Biodisposition of Latisse

A new paper has been published in Journal of Experimental Dermatology on the way bimatoprost, the active ingredient of Latisse, acts when it is absorbed into the skin.

The study was conducted on mice and a variety of doses of bimatoprost (Latisse) was applied to the skin and measurements of the levels of bimatoprost were taken.

The study demonstrated that, after shaving, the time for hair to start regrowing was 14 days as opposed to 28 days in untreated subjects. The time for complete hair regrowth was also reduced to 42 days in the Latisse group, compared to 70 days for the control mice.

The paper supports the use of Latisse only once per day as the level in the tissue did not drop substantially until 24 hours after application.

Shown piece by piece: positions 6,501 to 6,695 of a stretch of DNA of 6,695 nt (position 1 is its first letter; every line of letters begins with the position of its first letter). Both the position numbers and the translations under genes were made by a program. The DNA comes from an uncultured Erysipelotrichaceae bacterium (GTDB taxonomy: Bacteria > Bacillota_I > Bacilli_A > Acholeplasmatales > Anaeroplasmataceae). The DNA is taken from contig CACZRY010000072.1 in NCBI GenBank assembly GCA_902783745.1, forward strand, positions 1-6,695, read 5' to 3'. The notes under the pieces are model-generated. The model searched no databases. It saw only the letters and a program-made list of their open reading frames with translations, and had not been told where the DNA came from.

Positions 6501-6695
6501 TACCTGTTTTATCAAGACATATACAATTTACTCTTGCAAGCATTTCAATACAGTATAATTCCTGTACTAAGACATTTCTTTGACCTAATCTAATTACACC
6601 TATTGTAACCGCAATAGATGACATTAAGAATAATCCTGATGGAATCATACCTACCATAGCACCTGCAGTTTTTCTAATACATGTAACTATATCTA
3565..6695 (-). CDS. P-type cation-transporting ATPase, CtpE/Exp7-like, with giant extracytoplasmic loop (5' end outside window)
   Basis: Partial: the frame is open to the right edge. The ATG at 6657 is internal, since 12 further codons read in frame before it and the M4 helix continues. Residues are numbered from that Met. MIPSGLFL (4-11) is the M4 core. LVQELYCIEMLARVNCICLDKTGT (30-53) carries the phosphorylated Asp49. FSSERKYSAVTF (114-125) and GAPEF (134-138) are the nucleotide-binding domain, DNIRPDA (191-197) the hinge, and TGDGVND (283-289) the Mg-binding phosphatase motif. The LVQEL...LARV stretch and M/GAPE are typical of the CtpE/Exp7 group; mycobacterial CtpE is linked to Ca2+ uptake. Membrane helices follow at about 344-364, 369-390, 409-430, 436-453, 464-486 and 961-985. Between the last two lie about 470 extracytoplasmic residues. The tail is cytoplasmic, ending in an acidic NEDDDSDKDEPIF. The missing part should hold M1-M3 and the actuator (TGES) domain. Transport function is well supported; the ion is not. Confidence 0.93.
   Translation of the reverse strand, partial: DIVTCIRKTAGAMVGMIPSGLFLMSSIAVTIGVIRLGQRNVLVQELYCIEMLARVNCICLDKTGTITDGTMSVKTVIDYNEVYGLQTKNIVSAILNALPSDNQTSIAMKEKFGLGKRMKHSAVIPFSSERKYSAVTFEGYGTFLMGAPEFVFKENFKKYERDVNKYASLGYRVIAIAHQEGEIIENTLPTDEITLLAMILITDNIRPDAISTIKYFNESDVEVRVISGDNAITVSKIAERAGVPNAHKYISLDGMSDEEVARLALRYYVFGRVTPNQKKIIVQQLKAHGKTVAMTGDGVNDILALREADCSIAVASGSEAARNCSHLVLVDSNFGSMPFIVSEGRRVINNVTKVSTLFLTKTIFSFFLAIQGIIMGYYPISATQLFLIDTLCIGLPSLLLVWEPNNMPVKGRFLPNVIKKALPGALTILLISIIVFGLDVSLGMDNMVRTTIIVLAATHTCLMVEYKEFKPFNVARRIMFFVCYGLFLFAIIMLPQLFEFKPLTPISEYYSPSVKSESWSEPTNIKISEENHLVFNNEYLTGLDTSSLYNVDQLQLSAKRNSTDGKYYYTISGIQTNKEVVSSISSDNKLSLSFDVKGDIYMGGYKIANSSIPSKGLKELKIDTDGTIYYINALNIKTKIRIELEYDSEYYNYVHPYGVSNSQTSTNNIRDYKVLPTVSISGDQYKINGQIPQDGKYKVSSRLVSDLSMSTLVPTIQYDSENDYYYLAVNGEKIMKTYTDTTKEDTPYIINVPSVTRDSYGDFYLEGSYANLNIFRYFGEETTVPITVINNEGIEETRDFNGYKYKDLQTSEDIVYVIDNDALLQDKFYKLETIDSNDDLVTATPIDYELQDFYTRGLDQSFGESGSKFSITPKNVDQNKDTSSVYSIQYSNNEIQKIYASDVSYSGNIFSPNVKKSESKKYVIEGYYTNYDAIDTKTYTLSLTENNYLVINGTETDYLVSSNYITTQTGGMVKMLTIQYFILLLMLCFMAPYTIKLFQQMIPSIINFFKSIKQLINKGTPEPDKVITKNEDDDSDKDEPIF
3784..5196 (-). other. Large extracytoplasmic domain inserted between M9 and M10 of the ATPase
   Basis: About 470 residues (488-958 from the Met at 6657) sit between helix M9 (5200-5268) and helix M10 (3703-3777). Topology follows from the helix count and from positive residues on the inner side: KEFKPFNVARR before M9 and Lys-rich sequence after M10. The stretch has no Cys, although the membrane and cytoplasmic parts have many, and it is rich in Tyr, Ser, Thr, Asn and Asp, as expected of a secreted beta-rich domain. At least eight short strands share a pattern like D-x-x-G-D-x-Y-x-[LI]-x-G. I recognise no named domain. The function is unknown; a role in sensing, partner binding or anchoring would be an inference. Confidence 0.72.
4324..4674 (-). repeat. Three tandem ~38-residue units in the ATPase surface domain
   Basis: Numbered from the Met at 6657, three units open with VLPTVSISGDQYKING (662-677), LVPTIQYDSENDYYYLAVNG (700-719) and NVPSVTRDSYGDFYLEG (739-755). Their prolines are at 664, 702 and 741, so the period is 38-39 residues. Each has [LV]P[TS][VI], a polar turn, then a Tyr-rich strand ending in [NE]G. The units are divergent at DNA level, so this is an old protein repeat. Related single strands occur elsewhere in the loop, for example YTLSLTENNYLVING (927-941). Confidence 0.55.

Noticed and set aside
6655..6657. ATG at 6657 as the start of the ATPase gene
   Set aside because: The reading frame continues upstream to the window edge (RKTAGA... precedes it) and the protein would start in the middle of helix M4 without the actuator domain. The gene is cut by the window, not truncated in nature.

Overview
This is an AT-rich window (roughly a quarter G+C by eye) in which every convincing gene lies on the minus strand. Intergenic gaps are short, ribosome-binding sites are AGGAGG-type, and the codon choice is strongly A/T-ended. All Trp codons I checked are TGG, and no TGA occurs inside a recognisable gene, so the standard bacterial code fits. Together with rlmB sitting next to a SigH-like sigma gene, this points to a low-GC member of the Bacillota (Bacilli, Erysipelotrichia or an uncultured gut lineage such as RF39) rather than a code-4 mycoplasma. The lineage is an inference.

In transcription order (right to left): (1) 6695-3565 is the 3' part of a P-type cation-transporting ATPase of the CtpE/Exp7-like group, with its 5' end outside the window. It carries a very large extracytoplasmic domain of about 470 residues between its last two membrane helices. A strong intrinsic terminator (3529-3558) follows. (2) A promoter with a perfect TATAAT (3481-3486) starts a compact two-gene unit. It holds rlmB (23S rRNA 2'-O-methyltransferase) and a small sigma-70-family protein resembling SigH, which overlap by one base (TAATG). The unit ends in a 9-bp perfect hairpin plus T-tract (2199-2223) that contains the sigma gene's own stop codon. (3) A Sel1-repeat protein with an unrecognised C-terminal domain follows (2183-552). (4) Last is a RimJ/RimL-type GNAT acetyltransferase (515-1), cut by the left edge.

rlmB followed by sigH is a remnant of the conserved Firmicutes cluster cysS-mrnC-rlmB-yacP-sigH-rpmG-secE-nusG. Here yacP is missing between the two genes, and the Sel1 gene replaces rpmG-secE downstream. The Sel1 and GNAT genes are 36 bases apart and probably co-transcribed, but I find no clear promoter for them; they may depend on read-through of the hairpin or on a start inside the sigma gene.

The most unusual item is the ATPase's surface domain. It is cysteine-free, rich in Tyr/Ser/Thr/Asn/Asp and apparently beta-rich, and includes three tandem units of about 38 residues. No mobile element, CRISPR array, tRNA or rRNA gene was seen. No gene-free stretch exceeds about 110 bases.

It also suggests that a solution at double the concentration as Latisse would not provide better results as the levels in the tissue were similar after 24 hours.

Blood samples taken confirm that the amount of Latisse that reaches the blood stream is minimal and of little concern.

The negative aspects of the study is that it was conducted on a relatively small sample size of mice. All of the researchers are sponsored financially by Allergan, the manufacturer of Latisse, so there may be pressure or bias involved in the presentation and release of study results.

This paper provides further insight into Allergans plan to develop bimatoprost as a treatment for scalp hair regrowth. In my opinion, I do not believe that bimatoprost is a “miracle cure” for hair loss. It can in theory be used with minoxidil, ketoconazole and finasteride if appropriate, and may provide an additional tool to help reduce hair loss.

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